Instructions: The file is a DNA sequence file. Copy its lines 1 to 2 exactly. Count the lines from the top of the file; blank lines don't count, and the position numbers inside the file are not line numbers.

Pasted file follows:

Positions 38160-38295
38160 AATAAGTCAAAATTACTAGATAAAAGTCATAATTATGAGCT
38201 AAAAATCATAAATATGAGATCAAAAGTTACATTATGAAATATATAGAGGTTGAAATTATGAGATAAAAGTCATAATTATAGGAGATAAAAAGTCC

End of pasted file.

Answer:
Positions 38160-38295
38160 AATAAGTCAAAATTACTAGATAAAAGTCATAATTATGAGCT